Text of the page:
The Austin Chronicle

https://www.austinchronicle.com/screens/2000-03-24/76581/

Reflections

SXSW 2000 Film Festival and Conference

By Steve Davis, March 24, 2000, Screens

The Young Unknowns

Dir/Scr/Prod: Catherine Jelski; Prod: Eric M. Klein, Kimberly Shane O'Hara; Co-Prod: Dan Shaner, Michael Testa; DP/Ed: Gabor Szitanyi; Music: Hypnogaja; Cast: Devon Gummersall, Arly Jover, Leslie Bibb, Eion Bailey, Dale Godboldo.

35mm, 86 min., 1999 (WP)

The twentysomethings in The Young Unknowns navigate life with such aimless delusions that they may be the new lost generation. At a house in the Hollywood Hills, a quartet of characters argue, drink, snort, and swallow their way through a long day's journey into morning, and it's not a pretty sight. As unlikable and pathetic as the clueless wannabes in The Young Unknowns are, you nevertheless feel something for them -- they're a cultural byproduct of Southern California. The focal character Charlie, a self-professed asshole and misogynist, wants to direct films, but it's clear that his aspirations are not so much dreams as they are beliefs that he's owed something by the world. As a hapless model with a broken nose and a penchant for prescription drugs, Bibb is a standout in a convincing cast. Director-screenwriter Jelski has a good sense of psychodrama, but too often the film veers wildly in different directions and doesn't fully realize the storyline's intensity. While the sum of its parts are hardly less than zero, The Young Unknowns just misses packing a wallop.

Copyright © 2019 Austin Chronicle Corporation. All rights reserved.

The Austin Chronicle

https://www.austinchronicle.com/screens/2000-03-24/76581/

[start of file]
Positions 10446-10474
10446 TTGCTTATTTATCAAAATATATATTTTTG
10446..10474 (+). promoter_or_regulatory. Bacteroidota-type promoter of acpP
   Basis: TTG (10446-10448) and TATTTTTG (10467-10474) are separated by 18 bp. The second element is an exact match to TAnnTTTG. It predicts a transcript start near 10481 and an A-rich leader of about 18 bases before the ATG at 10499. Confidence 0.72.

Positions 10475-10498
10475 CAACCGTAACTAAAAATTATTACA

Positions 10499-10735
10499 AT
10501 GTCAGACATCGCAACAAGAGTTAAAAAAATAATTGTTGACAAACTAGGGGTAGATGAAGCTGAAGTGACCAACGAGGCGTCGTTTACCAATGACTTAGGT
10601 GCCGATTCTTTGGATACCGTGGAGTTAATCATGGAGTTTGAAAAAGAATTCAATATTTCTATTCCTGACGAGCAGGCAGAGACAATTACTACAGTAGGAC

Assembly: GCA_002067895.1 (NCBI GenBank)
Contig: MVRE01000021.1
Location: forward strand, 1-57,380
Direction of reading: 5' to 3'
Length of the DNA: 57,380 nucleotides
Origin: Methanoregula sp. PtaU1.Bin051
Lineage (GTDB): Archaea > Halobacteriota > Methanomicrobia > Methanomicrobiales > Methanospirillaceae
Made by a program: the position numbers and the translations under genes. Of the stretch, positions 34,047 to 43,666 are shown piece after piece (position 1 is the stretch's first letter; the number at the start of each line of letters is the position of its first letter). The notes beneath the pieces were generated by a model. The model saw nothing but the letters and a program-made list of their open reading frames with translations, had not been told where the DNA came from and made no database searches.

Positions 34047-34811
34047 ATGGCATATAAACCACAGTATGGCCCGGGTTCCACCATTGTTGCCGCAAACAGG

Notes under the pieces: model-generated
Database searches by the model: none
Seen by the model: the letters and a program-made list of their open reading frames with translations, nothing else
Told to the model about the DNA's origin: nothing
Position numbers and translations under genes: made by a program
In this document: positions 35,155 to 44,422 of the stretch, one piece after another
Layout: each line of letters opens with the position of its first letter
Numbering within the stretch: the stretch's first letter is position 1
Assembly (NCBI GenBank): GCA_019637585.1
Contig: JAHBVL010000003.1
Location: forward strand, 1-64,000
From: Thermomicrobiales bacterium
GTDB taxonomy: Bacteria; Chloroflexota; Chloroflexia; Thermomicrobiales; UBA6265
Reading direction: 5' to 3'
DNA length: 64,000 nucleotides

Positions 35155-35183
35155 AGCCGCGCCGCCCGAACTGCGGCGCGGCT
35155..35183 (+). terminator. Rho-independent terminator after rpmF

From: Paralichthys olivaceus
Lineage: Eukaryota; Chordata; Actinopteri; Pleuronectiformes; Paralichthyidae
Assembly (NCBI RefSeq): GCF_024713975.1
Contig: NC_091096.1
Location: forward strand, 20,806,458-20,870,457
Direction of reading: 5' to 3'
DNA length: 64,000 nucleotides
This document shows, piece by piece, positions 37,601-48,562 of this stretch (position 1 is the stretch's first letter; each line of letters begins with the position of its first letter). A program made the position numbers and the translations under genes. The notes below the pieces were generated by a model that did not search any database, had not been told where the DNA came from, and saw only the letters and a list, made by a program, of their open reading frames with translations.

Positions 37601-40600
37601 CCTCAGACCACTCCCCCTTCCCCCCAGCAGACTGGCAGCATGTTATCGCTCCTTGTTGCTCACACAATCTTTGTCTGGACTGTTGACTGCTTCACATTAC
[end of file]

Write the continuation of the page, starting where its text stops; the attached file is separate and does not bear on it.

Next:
Reflections

SXSW 2000 Film Festival and Conference

By Steve Davis, March 24, 2000, Screens

The Young Unknowns

Dir/Scr/Prod: Catherine Jelski; Prod: Eric M. Klein, Kimberly Shane O'Hara; Co-Prod: Dan Shaner, Michael Testa; DP/Ed: Gabor Szitanyi; Music: Hypnogaja; Cast: Devon Gummersall, Arly Jover, Leslie Bibb, Eion Bailey, Dale Godboldo.

35mm, 86 min., 1999 (WP)

The twentysomethings in The Young Unknowns navigate life with such aimless delusions that they may be the new lost generation. At a house in the Hollywood Hills, a quartet of characters argue, drink, snort, and swallow their way through a long day's journey into morning, and it's not a pretty sight. As unlikable and pathetic as the clueless wannabes in The Young Unknowns are, you nevertheless feel something for them -- they're a cultural byproduct of Southern California. The focal character Charlie, a self-professed asshole and misogynist, wants to direct films, but it's clear that his aspirations are not so much dreams as they are beliefs that he's owed something by the world. As a hapless model with a broken nose and a penchant for prescription drugs, Bibb is a standout in a convincing cast. Director-screenwriter Jelski has a good sense of psychodrama, but too often the film veers wildly in different directions and doesn't fully realize the storyline's intensity. While the sum of its parts are hardly less than zero, The Young Unknowns just misses packing a wallop.

Copyright © 2019 Austin Chronicle Corporation. All rights reserved.

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